Bad Breath (cont.)
John P. Cunha, DO, FACOEP
John P. Cunha, DO, is a U.S. board-certified Emergency Medicine Physician. Dr. Cunha's educational background includes a BS in Biology from Rutgers, the State University of New Jersey, and a DO from the Kansas City University of Medicine and Biosciences in Kansas City, MO. He completed residency training in Emergency Medicine at Newark Beth Israel Medical Center in Newark, New Jersey.
Charles Patrick Davis, MD, PhD
Dr. Charles "Pat" Davis, MD, PhD, is a board certified Emergency Medicine doctor who currently practices as a consultant and staff member for hospitals. He has a PhD in Microbiology (UT at Austin), and the MD (Univ. Texas Medical Branch, Galveston). He is a Clinical Professor (retired) in the Division of Emergency Medicine, UT Health Science Center at San Antonio, and has been the Chief of Emergency Medicine at UT Medical Branch and at UTHSCSA with over 250 publications.
In this Article
- Bad breath facts
- What is the definition of bad breath?
- What are the causes of bad breath?
- What are the symptoms of bad breath?
- How is bad breath treated? What can be done to prevent bad breath?
- What products can be used to eliminate or mask bad breath?
- When should someone see a doctor about bad breath?
What products can be used to eliminate or mask bad breath?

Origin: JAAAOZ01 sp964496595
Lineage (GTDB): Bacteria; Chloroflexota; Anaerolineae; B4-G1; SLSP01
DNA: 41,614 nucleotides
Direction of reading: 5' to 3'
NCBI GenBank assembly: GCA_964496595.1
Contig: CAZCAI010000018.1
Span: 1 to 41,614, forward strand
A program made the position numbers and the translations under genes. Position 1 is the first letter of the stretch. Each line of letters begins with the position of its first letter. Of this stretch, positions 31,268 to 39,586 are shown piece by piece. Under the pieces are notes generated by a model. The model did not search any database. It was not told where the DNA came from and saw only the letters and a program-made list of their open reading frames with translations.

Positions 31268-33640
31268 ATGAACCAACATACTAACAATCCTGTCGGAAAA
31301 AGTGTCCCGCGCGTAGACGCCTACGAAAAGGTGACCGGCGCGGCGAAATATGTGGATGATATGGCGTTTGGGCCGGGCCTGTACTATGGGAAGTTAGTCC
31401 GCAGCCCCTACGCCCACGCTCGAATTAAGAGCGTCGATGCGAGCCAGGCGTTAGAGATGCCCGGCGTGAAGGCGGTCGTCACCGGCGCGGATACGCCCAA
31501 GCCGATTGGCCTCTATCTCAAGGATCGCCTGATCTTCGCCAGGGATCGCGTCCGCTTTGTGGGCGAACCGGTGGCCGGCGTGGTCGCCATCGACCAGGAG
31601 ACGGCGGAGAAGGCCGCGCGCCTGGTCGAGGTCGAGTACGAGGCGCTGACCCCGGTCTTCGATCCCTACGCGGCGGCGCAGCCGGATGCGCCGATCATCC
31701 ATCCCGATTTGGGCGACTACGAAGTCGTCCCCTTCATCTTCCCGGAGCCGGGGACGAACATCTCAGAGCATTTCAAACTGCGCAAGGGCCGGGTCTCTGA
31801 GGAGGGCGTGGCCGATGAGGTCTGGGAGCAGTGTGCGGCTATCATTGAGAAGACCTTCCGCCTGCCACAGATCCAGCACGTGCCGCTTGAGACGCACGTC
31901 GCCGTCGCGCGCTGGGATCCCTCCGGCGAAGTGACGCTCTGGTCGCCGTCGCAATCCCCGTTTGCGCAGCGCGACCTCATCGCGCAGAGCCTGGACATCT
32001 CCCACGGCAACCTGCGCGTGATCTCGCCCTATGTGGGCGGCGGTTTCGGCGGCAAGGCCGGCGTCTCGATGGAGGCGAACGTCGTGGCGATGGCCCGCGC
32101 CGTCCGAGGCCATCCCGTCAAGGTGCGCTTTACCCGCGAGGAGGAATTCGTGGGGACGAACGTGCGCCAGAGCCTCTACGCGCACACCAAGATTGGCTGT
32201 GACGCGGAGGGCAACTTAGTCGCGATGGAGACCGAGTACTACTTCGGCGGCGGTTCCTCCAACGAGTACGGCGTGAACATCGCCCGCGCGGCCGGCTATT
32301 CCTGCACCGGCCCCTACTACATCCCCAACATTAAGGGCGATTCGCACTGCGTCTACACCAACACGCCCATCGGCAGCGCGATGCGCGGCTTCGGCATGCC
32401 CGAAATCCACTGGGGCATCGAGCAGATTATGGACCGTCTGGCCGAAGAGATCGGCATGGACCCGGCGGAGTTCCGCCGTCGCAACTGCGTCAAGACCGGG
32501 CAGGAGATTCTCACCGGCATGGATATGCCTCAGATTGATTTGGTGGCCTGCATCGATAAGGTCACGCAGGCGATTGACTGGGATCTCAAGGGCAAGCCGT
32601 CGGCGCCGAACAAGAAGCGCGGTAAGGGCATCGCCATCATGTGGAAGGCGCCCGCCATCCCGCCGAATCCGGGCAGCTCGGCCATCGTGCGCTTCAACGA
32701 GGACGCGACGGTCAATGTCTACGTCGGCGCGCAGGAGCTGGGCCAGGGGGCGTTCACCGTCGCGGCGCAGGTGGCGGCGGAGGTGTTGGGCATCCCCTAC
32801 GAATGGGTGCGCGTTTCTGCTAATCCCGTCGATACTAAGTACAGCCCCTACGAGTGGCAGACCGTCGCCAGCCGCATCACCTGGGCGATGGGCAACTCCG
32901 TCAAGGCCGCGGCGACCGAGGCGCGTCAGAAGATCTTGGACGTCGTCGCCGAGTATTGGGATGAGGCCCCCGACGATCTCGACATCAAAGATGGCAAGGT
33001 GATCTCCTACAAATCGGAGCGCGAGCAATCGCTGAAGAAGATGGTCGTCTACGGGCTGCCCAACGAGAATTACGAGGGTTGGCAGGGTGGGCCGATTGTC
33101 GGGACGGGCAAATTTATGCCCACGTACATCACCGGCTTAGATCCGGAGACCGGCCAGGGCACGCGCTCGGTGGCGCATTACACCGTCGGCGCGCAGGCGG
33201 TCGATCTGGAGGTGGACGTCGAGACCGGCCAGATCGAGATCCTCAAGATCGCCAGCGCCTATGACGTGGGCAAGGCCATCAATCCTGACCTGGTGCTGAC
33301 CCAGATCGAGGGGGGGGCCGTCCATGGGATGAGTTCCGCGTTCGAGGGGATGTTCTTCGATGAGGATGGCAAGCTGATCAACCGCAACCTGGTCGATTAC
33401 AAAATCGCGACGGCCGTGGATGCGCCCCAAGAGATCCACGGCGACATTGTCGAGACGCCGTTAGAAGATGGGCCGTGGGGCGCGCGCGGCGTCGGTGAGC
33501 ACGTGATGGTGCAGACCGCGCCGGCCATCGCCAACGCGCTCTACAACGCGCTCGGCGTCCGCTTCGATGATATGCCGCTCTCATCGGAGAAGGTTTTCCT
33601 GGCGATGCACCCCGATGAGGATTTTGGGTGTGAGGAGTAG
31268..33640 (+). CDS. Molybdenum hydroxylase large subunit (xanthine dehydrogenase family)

Bad breath that is due to simple causes such as foods may be more easily masked or eliminated than bad breath due to medical conditions, infections, or medication side effects.
There are some things a person can do to eliminate or at least temporarily mask bad breath.
- Brushing the teeth and tongue, and flossing, can often eliminate bad breath, at least in the short term.
- Mouthwash may temporarily mask bad breath.
- Chewing sugarless gum or sucking on sugar-free mints may temporarily mask bad breath odor.
- For more serious cases of bad breath, dentists can prescribe special toothpaste and mouthwash that can improve the symptoms of bad breath.
When should someone see a doctor about bad breath?
Most of the time, bad breath can be cured with proper oral hygiene. It is rarely life-threatening, and the prognosis is good. However, bad breath may be a symptom of a medical disorder.
If proper oral hygiene does not eliminate bad breath, see a dentist or doctor for a diagnosis if bad breath is accompanied by
- persistent dry mouth,
- sores in the mouth,
- pain or difficulty with chewing or swallowing,
- broken teeth or dental pain,
- white spots on the tonsils,
Also see a doctor or dentist if bad breath develops after taking a new medication, after recent dental surgery, or any other symptoms develop that are of concern.
Bad breath in babies or young children may be a sign of infection or undiagnosed medical problems. Consult a child's pediatrician or dentist if an infant or young child has bad breath.
Rosenberg, Mel. "Bad Breath." UpToDate.com. Feb. 19, 2013. <http://www.uptodate.com/contents/bad-breath?source=search_result&search=bad+breath&selectedTitle=1~45>.
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